Regulators with the National Highway Traffic Safety Administration (NHTSA) have closed an investigation of a May 2016 crash involving a Tesla vehicle that was operating on autopilot at the time. Agency officials said that the Tesla Model S had no defects, and they also issued a warning that drivers must always pay attention — even when their vehicles are engaged in autopilot mode.
The Florida crash, in which a 40-year-old man died, made headlines around the world. It occurred when the Tesla Model S moved under a semi-truck trailer that was making a left turn across a highway. The accident drew the ire of critics, who claimed it demonstrated that self-driving cars are not yet safe for highway travel.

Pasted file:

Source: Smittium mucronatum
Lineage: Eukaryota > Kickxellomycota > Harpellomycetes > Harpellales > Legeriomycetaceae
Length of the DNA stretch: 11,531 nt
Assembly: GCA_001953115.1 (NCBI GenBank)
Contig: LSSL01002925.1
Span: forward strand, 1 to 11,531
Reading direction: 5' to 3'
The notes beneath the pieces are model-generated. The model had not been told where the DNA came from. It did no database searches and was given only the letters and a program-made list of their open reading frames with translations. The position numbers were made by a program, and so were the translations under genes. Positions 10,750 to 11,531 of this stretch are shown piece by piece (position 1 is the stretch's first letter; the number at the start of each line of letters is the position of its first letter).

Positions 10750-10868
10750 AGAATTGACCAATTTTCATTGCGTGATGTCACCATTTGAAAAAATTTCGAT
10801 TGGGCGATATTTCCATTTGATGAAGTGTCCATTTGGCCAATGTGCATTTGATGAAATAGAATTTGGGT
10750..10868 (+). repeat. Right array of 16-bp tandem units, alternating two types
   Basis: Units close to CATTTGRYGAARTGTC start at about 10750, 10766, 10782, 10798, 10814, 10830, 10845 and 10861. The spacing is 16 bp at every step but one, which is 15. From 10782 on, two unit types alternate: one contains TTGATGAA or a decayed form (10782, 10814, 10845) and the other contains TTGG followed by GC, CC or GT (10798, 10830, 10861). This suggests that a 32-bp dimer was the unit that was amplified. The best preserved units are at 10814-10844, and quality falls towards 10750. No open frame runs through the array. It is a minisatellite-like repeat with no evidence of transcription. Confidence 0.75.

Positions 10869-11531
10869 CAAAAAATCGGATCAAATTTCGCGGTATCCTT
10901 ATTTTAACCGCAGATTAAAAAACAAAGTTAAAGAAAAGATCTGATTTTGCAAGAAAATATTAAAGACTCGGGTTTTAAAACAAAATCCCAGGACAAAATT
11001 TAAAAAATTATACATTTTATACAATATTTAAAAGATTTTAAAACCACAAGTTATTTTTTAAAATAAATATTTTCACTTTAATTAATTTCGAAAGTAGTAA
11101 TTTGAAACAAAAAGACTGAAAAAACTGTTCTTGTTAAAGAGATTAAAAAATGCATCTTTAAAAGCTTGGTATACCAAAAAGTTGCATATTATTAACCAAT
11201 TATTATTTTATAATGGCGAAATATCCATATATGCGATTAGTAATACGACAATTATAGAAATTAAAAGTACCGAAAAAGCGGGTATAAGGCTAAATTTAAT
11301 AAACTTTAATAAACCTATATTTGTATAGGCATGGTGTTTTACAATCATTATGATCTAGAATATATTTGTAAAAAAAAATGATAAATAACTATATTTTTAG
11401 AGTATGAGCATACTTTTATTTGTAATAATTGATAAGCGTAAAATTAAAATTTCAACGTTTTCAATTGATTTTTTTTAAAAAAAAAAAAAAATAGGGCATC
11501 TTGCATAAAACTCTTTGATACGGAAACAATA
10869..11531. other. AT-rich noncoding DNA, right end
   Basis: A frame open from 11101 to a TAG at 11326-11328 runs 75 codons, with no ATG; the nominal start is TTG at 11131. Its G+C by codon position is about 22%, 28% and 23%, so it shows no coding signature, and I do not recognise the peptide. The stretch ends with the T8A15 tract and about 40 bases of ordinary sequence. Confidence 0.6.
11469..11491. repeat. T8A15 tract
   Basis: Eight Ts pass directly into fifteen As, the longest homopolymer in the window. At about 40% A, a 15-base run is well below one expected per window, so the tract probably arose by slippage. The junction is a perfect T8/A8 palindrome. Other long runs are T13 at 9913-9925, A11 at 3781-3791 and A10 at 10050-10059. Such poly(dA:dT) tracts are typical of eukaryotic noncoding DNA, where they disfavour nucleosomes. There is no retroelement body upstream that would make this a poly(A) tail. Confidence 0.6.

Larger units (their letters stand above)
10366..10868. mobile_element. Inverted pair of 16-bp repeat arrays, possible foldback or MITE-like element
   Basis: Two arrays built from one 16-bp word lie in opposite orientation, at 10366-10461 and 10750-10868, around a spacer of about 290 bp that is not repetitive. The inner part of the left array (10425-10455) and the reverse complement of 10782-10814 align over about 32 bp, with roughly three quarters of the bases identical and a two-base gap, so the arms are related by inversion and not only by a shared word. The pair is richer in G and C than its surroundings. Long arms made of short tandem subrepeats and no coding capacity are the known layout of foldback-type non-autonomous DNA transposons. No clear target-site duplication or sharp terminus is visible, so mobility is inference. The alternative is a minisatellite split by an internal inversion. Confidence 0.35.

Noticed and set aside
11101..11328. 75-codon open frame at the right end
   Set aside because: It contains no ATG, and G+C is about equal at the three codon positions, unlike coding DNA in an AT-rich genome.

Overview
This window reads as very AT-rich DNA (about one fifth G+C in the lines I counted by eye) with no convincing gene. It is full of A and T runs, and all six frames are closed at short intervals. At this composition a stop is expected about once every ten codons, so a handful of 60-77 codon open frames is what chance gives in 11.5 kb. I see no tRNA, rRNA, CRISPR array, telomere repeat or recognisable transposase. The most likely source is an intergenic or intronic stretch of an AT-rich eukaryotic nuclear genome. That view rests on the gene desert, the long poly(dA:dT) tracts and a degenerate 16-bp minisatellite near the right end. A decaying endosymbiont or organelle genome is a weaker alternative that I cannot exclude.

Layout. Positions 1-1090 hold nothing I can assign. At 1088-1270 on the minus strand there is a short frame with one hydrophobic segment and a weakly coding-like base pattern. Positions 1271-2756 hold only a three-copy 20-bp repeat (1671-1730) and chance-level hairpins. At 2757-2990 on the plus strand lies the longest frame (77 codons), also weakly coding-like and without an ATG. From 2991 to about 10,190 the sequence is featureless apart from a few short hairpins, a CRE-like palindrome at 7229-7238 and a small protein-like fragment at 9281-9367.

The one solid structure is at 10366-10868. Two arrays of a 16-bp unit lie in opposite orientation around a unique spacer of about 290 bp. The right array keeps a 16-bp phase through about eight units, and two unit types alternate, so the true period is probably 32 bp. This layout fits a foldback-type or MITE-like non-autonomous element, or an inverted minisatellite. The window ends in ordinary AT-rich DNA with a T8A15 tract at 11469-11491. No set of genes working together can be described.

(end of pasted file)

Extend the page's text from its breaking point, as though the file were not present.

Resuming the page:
On the other hand, Tesla CEO Elon Musk has argued that there have been fewer accidents per miles driven in autopilot vehicles than those driven by human beings.
Driver error still a primary factor
In this and other investigations into self-driving vehicles, the NHTSA has found that many of these crashes result from human error, such as distractions, speeding and confusion during times when the vehicle and its driver are sharing operational tasks. Tesla also provides owner’s manuals and on-screen instructions making it clear that human drivers are still responsible for safely operating the car.
It may be several years before self-driving cars are the norm on U.S. roads and highways, but it’s not difficult to foresee a future in which most vehicles have autopilot systems. This could change the way injury victims seek compensation after car accidents, especially if autopilot failure leads to a crash.
To learn more about your legal options if you’ve been injured in a Florida auto accident, contact a knowledgeable Bradenton personal injury lawyer with Shapiro, Goldman, Babboni & Walsh.